Noetic Thesis

The noetic thesis of Franklin Merrell-Wolff holds that there is a third mode, faculty, or function of cognition that transcends sense perception (empiricism) and conceptual cognition (reason) which gives one a way of knowing that leads to metaphysical certainty. Franklin Merrell-Wolff called this cognitive faculty “introception.” He sometimes referred to this function as a third “organ” of cognition perhaps in way similar to the way citta, meaning heart/mind, is thought of in Tibetan Buddhism.

Metaphysical Certainty

Finding metaphysical proof of The Lotka Hypothesis, or The Psychogenic Theory, is like finding truth in pure mathematics. Pure mathematics is possible in the same way pure metaphysics is possible. There is no doubt as to the factuality of pure mathematics. It is abundantly proven. In the same way there is no doubt as to the factuality of pure metaphysical certainty to the practitioner who has completed the necessary investigative protocols.

After graduating from Cambridge, the Great Plague of 1665 forced Isaac Newton into a period of relative isolation, private study, and contemplation. This was one of the most productive periods of his life which saw the development of his theories of calculus, optics, and the law of gravity. The Bible tells us after his baptism Jesus retreated into the isolation of the desert for 40 days before beginning his ministry. Native American traditions contain a rite of passage, an inward vision quest, which is to prepare young people for their future. Franklin Merrell-Wolff after completing his formal education at Stanford and Harvard embarked upon a spiritual quest. Part of the quest included the isolation of his remote ranch located near Lone Pine,California. After 24 years of study and “profound introversion” he reported a nondual experience he called “High Indifference.” Isolation is a key element in creating an environment conducive to such illuminating experiences.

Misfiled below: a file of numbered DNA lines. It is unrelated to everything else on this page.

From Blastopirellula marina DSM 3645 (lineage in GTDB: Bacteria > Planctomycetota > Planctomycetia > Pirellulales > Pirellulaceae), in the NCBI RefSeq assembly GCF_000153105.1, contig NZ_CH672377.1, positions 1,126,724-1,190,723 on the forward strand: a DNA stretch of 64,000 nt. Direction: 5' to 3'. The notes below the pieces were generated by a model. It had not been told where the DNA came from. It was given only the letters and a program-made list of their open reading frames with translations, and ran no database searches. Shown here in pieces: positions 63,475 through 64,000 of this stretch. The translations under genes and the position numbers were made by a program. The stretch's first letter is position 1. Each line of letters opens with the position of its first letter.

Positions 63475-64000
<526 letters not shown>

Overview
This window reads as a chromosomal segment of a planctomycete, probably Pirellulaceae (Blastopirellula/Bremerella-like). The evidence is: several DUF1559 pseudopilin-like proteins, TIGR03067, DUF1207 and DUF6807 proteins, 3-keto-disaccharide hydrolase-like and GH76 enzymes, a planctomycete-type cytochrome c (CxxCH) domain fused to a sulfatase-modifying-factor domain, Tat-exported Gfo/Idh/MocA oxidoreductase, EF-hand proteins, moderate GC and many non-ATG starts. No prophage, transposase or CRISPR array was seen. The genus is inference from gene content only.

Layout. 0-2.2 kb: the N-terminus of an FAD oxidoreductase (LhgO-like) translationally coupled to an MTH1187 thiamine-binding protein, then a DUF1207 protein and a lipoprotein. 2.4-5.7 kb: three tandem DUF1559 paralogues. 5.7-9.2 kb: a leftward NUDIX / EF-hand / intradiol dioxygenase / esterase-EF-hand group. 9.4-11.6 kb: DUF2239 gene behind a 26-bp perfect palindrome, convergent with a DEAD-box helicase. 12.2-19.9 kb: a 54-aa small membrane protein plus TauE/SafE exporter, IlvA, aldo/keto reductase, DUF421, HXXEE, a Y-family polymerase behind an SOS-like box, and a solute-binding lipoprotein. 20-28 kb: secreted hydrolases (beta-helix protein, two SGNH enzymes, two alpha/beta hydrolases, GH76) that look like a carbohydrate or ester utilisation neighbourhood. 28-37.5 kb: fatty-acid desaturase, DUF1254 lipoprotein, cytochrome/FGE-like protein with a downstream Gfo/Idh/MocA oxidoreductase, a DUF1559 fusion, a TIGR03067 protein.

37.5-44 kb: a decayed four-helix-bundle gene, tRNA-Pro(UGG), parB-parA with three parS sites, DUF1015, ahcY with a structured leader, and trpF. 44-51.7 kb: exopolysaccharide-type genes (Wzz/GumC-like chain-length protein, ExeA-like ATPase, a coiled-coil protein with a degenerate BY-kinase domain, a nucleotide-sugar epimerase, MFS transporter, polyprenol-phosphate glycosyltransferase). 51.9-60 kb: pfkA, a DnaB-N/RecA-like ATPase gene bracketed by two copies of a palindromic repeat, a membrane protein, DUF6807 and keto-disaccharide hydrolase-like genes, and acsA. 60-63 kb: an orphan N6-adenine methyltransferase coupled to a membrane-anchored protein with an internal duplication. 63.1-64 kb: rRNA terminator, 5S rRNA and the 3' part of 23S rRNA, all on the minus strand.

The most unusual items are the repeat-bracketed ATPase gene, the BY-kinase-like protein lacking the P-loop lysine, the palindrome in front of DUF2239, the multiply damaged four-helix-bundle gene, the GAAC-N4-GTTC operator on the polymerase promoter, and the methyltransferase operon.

Certainly, we know the proof of pure mathematics. Meditation practice and contemplative inquiry integrated with conventional scientific training leads to an analogous degree of certainty in the Lotka Hypothesis and the Psychogenic Theory.

See “Contemplative Observatory” in the menu above for more details.

The Lotka Hypothesis

Medical researcher Lawrence L. Horstman has much to say about the role of subjectivity and intuition in his book The Lotka Hypothesis, Book I, Elements of Consciousness.

Lotka’s hypothesis: “…behind all so-called laws of nature lies will. That is to say, the laws of nature are ultimately psychological, not only in the biosphere but also in the entire cosmos. The pursuit of that theme leads to complete resolution of the problem of consciousness while remaining consistent with all the hard-won facts and principles of established science.

“…consciousness inheres in all things and underlies their properties. From this perspective, the observed laws of physics are but objective manifestations of willfulness…the testimony of personal experience is more compelling than the outmoded logic of 19th-century objectivism.” (The Lotka Hypothesis, p. 115)

“The Challenge. The essence of Lotka’s hypothesis stated here is simple and clear, but as with Newton’s F = ma or Euclid’s axioms, the consequences and applications are neither simple nor obvious. It remains to erect upon this germ of a foundation a sufficiently persuasive alternative system, consistent with all established knowledge, to topple and supplant the existing failed system—a challenge comparable to toppling Aristotelianism.

A Call for Agile Young Minds

“No pretense is made that Lotka or his intellectual confederates…much less this writer’s effort at added support, comprise a complete solution. Our hope is only to make it sufficiently credible to inspire younger, more agile minds to take up Lotka’s torch.”